WQT’s size made integrating the flipped classroom and other active learning strategies easy. The faculty/ coordinator commonly had students view lectures remotely and was, thus, able to focus on hands-on activities in the classroom and through site visits. This included demonstrating to students how to test water samples and then coaching them as they performed the tests. In addition, the faculty/coordinator created and used targeted strategies outside of regular class requirements to help students understand the relationship between theory and water treatment. For example, students utilized a computer-based modeling program with unique problem-solving scenarios, such as flooding, to help them understand the relationship between classroom theory and real-life situations.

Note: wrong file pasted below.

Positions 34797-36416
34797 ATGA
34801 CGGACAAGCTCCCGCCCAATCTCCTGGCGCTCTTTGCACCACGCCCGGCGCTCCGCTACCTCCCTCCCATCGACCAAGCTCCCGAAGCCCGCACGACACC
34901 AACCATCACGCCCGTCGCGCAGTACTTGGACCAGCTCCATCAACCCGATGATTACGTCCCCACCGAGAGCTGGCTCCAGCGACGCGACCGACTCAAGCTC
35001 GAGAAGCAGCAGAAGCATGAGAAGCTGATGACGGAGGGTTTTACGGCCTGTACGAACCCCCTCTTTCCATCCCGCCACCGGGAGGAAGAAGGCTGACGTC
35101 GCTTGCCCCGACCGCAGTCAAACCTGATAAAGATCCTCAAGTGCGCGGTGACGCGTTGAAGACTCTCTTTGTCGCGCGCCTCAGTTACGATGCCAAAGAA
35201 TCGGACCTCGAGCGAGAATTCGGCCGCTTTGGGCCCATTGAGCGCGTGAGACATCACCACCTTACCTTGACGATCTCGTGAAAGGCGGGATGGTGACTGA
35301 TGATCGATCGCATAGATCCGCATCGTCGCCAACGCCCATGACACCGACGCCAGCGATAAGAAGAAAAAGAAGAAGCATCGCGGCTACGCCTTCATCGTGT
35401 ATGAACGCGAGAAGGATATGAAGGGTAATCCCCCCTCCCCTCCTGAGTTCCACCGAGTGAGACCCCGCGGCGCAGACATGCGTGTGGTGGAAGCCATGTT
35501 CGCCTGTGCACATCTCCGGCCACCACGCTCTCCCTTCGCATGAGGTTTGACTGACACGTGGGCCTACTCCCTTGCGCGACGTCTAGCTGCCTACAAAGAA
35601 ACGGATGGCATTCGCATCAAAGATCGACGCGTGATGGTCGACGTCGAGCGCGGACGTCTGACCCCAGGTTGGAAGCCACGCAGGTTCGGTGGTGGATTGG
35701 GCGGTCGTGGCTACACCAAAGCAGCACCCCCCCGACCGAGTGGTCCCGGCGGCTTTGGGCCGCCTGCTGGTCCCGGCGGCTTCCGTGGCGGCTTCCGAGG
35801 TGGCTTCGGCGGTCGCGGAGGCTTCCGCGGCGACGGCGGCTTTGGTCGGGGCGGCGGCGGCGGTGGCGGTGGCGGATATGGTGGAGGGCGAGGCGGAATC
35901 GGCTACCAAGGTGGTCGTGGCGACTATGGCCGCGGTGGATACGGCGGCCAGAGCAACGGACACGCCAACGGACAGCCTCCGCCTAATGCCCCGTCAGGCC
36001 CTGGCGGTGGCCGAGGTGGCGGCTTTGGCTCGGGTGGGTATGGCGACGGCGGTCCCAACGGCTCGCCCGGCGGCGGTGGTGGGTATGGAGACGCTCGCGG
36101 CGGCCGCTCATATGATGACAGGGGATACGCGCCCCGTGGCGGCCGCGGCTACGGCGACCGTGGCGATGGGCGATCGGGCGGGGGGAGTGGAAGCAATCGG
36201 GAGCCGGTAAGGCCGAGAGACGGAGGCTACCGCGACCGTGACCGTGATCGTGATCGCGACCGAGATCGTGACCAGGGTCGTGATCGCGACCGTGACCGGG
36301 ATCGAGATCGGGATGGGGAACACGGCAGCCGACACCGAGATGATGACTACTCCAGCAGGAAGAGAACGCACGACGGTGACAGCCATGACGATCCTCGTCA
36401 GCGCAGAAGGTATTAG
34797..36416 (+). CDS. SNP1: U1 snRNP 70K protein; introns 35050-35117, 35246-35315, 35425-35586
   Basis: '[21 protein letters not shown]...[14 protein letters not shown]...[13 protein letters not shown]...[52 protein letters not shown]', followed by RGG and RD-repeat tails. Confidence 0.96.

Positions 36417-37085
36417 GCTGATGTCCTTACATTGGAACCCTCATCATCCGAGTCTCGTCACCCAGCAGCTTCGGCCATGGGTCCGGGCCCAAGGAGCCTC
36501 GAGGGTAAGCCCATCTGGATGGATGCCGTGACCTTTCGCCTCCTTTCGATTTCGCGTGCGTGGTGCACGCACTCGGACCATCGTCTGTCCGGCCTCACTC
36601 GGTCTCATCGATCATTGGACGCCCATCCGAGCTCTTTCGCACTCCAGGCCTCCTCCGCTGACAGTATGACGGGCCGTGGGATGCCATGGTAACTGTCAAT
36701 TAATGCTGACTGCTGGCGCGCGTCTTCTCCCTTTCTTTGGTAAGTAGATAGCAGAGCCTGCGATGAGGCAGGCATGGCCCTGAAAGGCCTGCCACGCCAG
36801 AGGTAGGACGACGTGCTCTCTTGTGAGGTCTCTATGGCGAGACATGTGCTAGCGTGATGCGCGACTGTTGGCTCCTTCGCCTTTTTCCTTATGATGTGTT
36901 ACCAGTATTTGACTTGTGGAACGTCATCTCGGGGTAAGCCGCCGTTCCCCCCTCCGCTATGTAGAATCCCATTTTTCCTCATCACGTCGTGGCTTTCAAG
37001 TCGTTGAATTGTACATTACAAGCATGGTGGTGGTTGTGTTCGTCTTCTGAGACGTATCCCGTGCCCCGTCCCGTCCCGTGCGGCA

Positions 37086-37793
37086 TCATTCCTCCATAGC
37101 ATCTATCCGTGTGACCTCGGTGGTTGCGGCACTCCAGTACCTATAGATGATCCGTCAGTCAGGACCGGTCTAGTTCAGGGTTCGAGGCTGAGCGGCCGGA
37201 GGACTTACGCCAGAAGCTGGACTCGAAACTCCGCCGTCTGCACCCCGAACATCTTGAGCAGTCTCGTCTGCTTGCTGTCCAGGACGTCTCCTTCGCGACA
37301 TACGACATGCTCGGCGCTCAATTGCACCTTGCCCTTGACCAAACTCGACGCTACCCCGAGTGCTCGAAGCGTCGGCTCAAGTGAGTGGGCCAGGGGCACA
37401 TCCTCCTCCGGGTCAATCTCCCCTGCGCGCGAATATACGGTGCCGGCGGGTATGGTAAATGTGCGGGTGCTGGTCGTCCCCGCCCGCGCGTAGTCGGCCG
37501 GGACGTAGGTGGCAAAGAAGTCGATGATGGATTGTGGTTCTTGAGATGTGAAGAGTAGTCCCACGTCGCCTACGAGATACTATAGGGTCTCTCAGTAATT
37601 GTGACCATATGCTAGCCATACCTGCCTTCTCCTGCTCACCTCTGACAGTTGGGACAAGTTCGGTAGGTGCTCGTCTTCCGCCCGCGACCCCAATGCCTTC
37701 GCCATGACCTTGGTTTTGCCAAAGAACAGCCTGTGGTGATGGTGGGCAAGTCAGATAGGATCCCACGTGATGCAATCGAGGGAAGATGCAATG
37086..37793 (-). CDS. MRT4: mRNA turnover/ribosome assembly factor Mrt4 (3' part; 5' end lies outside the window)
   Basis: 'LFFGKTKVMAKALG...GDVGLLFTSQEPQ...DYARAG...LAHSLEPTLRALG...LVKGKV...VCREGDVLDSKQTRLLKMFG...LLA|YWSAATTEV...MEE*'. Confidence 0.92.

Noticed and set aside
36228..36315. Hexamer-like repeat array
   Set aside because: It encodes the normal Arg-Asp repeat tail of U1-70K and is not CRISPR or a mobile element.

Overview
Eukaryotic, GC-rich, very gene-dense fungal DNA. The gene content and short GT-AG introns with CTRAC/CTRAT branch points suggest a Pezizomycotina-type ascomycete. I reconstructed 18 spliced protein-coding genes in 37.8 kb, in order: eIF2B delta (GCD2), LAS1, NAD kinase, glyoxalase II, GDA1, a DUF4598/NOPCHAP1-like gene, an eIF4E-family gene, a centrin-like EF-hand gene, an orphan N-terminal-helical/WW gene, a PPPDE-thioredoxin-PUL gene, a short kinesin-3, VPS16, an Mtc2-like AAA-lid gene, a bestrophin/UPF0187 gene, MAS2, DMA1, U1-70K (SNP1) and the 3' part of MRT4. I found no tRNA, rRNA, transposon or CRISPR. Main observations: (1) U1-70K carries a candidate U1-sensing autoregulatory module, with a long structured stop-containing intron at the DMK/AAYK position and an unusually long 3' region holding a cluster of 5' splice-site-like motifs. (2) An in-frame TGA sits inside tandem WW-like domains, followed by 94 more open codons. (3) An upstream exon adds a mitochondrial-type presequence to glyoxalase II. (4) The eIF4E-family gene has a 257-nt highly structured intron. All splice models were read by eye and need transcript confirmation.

We leveraged WQT’s small size to support an informal learning environment. The faculty/coordinator facilitated and encouraged students to participate in small group study, project-based assignments, and supported test preparation. Students enrolled in WQT benefitted from the small cohort structure because they could develop peer relationships and form study groups with peers taking several of the same courses across disciplines simultaneously. These peer relationships and study groups are likely to have also helped reduce student attrition. For example, one student, an adult who returned to college after another career, was unsure about his abilities to complete WQT. However, he later reported that because of the informal and peer-supported small learning environment, he became more confident and excelled in courses.